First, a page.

Across Mountain Brook, there are neighborhood pools and other places to get in the water. The Mountain Brook YMCA and the Mountain Brook Club both require a membership but also provide other amenities. For more information, visit or


If you’re tired of your same old workout or inspired to get started again, consider trying a new gym — Mountain Brook is full of different kinds of individual and group workouts. Consider interval training at X4 Fitness, spin classes at Ignite Cycle, a variety of movement workouts at Thrive Pilates + Yoga, barre classes at Barre3 or personal training at The Fitness Center, just to name a few.


Mountain Brook Village and Lane Parke are always great places to shop, but especially on Market Day. Visit the village on July 20 for a day of sales, shopping and fun hosted by the Mountain Brook Chamber of Commerce. Make it a girls day, a family day, a day to get your Christmas shopping done early or simply treat yourself. You’ll be in good company — this tradition has been going strong for 23 years.


Thanks to Mountain Brook’s sidewalk and trail system, you can head right out of Davenport’s Pizza Palace, Brick & Tin or any other restaurant in Mountain Brook Village and go for a walk through Jemison Park, a 54-acre linear greenway that offers a slice of nature in the city. It’s a great spot for jogging, hammocking and bird watching, and the city recently completed upgrades such as a newly designed

and paved trail that is wider, longer and ADA accessible. When you’re done, top it off with a waffle cone at Mountain Brook Creamery (2715 Cahaba Road).

Another trail to try this summer is Alabama Veterans Memorial Park, the city’s newest park. In addition to a moving memorial, it offers 22 hilly acres to explore on a paved walking trail, along with a dog park. Mayor Stewart Welch calls it a “hidden gem.”


The Grand Bohemian Hotel (2655 Lane Park Road) is known for its rooftop bar, with a oneof-a-kind view of the city. While you’re there, check out the Grand Bohemian Gallery. It’s not an afterthought added to a hotel — gallery director Michael Berna said the freestanding building is a “fabulous” space with lots of windows and light.

In the past year, he has implemented a more modernist, abstract appeal to the art and design on display. Alabama artists Ted Metz, Scott Vaughn Owen and Timothy Poe are among those whose work has been displayed there. For more information and to check out the current exhibitions, visit grandbohemiangallery. com.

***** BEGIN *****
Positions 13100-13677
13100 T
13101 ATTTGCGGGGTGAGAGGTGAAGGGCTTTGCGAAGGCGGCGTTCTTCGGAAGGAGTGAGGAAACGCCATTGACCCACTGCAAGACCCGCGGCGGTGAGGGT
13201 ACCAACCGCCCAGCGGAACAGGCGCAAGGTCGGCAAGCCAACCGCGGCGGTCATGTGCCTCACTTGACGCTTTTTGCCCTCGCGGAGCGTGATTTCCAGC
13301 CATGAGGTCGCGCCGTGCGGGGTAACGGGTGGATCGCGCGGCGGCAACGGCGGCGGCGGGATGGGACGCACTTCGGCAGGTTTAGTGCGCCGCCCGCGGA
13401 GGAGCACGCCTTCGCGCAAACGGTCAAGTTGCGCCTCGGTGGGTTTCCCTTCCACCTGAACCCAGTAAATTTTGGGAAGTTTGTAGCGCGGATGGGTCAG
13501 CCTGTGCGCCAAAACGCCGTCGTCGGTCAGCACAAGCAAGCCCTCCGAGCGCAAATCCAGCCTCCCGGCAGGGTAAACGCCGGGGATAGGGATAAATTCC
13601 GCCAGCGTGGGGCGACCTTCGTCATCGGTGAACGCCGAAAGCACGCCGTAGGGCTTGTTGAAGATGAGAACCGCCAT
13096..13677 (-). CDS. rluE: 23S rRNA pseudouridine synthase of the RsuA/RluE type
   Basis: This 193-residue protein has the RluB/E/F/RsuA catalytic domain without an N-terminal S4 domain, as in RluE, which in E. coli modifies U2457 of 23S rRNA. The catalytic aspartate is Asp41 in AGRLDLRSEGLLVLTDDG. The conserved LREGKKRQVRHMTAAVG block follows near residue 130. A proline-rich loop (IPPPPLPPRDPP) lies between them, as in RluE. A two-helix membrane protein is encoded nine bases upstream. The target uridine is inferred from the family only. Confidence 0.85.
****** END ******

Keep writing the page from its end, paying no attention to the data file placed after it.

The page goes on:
Whether you’re a seasoned golfer or a beginner, you can get out on the course for some sun this summer. Mountain Brook has two golf clubs

The Country Club of Birmingham (3325 Country Club Road) and Mountain Brook Club (19 Beechwood Road). You’ll need a membership for both. For more information, visit and


Cahaba River Walk (3503 Overton Road) is a great spot to enjoy both land and water. There’s a short paved trail and much longer unpaved trails for hiking or biking. There’s also a pavilion, exercise equipment and a dog park. If you’re into fishing, swimming or rafting, you just need to bring your own equipment. Visit mtnbrook. org/parksrec/page/cahaba-river-walk for more information.


If you haven’t picked up a pickleball paddle yet but have been wanting to, now is a great time — Mountain Brook’s supply of courts is constantly growing.

Four pickleball courts and a public restroom are open by Crestline Elementary (3785 W. Jackson Boulevard). Lights at those courts can be turned on with a button near one of the pickleball gates.

The two tennis courts at Overton Park (812 Oak St.) also have pickleball lines painted on them. Because the courts aren’t lit, they’re open from 7 a.m. to sunset.

Before you go for the first time, check out this rules tutorial to get you started: what-is-pickleball/official-rules/rules-summary. The rules may seem complicated, but once you get going, it doesn’t take long to catch on.

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The O’Neal Library offers numerous activities throughout the summer as part of the summer reading program. Photo by Erin Nelson Sweeney.

Luxury living has arrived in the Crestline Park neighborhood! Introducing The Legacy on Montevallo, an exclusive collection of just 17 townhomes inside a gated community. Offering a highly desirable location, live just 5 +/- minutes from charming Crestline Village with its fine dining and chic boutiques. Enjoy upscale living with Thermador appliances, durable yet elegant quartz countertops, custom millwork touches, and curated lighting and tile selections. Spacious and flooded with natural light, experience whimsical interior courtyards in select plans. Relish the low maintenance lifestyle with main level Master suites and garages, private covered porches, and sensibly sized, fenced-in backyards. Come see for yourself why The Legacy on Montevallo is the perfect place to call home in this coveted Birmingham neighborhood


To learn more about KADCO communities, Contact Jessica Armstrong • Cell 205-382-3725 • Office 205-985-7171

Email or visit